Biomedical agriculture (BMA) is a transdisciplinary approach and emerging field that engages agronomists and biomedical scientists in a program of discovery, dissemination, and training. The ultimate goal of BMA is to identify specific genotypes of a food crop which, alone and when combined with other food crops, form a dietary pattern that reduces chronic disease risk, that is, risk for cancer, cardiovascular disease, type II diabetes, and obesity. To achieve this goal, a systematic approach is required that investigates staple and specialty crop genotypes for bioactivity that translates into improved chronic disease biomarkers, alterations of which are associated with reduced disease risk. The primary mechanisms targeted for food-mediated disease risk reduction are altered glucose metabolism, chronic inflammation, excessive cellular oxidation, and/or chronic endotoxemia. The crop improvement process via BMA is tiered, establishing efficacy for chronic disease prevention in molecular, cellular, and animal investigations of crop genotypes and food combinations before evaluation in cohorts of human participants. Ultimately, specific dietary plans will be tailored for individuals at risk for one or more chronic diseases. Informatics and omics technologies enable transdisciplinary collaborations, giving the agricultural and biomedical sciences a common research setting that sustains and translates progress into the community.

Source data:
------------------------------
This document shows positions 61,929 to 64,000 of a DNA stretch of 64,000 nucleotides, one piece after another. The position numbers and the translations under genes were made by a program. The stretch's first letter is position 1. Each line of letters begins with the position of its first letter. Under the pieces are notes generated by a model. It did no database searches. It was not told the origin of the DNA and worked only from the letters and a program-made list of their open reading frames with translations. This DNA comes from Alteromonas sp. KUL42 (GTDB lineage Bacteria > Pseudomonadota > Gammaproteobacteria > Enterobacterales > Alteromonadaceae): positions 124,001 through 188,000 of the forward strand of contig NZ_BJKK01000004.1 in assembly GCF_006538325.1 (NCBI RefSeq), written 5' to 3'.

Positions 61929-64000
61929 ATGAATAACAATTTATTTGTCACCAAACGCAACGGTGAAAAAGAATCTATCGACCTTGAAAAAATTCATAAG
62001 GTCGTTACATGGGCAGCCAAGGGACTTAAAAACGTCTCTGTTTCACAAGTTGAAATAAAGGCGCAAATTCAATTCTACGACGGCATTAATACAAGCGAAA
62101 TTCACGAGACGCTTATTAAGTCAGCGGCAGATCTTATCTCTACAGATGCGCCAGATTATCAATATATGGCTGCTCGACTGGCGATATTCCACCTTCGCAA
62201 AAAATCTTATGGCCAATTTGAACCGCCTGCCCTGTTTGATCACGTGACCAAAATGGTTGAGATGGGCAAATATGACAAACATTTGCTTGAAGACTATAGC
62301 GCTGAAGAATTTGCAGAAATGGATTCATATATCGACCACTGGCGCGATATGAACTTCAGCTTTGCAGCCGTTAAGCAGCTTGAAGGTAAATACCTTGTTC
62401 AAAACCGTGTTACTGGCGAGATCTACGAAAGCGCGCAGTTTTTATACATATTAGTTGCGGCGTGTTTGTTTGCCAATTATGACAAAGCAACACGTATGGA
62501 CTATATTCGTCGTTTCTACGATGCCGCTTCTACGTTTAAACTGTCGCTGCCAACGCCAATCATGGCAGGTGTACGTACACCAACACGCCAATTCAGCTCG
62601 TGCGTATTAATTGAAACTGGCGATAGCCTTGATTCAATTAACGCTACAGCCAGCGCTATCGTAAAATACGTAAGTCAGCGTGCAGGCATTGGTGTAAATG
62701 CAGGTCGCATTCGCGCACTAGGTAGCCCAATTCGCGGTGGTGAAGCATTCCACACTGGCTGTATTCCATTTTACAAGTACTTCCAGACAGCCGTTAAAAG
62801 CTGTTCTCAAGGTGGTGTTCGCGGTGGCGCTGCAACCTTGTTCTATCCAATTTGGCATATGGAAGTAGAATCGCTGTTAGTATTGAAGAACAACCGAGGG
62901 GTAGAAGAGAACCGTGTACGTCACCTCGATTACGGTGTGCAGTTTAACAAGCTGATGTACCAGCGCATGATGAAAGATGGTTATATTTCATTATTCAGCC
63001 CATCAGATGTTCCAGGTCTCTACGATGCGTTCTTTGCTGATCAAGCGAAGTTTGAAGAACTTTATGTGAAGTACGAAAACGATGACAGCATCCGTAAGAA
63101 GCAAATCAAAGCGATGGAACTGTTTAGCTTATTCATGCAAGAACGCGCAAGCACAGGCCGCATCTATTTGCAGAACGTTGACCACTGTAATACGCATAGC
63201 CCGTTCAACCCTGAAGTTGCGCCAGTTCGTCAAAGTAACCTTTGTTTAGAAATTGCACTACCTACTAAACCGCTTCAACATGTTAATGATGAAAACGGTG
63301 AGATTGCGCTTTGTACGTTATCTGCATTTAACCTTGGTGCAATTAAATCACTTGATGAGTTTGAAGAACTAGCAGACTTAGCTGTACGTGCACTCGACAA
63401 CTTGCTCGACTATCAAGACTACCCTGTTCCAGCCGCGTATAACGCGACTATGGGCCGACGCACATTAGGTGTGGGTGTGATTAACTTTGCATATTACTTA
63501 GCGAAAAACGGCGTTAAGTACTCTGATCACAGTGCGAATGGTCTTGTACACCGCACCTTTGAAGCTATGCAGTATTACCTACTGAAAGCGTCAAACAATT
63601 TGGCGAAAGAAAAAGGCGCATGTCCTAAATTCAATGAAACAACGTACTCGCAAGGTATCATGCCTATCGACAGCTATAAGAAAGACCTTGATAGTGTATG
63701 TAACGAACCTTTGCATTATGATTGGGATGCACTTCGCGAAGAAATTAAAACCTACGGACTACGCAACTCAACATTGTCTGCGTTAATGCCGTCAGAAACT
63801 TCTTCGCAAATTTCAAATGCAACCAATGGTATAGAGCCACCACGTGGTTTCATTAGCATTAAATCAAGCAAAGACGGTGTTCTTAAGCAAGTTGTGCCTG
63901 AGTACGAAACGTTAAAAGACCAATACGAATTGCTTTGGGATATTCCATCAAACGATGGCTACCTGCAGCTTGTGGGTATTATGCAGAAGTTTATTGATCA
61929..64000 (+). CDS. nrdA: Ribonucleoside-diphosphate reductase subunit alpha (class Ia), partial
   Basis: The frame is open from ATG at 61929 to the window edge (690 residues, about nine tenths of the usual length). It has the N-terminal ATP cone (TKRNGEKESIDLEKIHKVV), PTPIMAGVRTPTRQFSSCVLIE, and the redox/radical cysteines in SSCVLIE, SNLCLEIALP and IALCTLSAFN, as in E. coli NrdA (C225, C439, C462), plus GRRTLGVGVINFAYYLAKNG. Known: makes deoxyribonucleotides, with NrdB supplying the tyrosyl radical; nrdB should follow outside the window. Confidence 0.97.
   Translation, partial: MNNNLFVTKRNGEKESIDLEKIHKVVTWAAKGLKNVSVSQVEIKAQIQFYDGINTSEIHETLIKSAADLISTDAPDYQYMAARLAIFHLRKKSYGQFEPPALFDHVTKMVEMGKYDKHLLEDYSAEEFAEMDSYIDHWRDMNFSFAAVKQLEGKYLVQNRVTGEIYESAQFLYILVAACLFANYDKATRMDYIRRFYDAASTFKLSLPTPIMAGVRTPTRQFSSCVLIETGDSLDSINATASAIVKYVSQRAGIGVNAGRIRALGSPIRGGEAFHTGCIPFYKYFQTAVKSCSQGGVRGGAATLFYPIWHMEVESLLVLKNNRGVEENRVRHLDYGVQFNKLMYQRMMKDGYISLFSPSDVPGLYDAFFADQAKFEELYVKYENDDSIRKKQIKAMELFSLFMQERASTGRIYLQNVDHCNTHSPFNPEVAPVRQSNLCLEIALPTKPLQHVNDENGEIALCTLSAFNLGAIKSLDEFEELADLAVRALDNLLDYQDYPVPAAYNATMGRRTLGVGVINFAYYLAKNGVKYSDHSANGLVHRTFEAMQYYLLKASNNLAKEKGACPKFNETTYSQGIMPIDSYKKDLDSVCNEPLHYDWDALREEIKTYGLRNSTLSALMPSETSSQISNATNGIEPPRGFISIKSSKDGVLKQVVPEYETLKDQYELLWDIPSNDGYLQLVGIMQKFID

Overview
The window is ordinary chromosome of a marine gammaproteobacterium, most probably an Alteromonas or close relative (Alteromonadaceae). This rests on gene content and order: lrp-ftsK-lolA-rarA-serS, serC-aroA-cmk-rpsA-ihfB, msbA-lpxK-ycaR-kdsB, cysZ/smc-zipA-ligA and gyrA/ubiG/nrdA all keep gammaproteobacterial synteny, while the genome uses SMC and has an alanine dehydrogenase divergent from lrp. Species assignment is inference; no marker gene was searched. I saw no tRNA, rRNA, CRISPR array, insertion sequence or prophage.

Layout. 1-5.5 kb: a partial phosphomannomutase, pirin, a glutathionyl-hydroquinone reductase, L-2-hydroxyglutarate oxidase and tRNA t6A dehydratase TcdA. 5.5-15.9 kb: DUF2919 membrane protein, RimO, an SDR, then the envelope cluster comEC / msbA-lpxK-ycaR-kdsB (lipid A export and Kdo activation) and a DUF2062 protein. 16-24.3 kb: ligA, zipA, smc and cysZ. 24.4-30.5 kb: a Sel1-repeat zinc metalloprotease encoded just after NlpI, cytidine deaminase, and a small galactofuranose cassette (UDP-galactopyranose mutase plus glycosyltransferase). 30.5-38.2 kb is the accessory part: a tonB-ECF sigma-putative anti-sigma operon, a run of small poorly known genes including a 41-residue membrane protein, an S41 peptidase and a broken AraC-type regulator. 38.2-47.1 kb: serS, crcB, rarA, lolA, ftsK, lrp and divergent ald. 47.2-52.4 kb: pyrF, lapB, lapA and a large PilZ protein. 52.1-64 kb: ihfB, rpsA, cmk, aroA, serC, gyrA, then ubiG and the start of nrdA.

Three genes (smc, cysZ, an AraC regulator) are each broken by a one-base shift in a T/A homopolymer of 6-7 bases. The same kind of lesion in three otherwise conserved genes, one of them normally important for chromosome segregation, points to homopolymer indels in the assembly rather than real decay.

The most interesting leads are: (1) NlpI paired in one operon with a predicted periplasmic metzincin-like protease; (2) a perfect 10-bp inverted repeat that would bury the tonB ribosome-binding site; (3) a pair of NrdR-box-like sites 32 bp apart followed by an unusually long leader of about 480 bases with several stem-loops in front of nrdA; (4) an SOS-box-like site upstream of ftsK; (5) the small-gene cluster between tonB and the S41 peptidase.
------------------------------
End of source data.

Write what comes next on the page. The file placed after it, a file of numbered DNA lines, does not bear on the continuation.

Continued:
Advances in Agronomy (2009) 102: 1-54 [doi: 10.1016/S0065-2113(09)01001-3]
Biomedical Agriculture: A Systematic Approach to Food Crop Improvement for Chronic Disease Prevention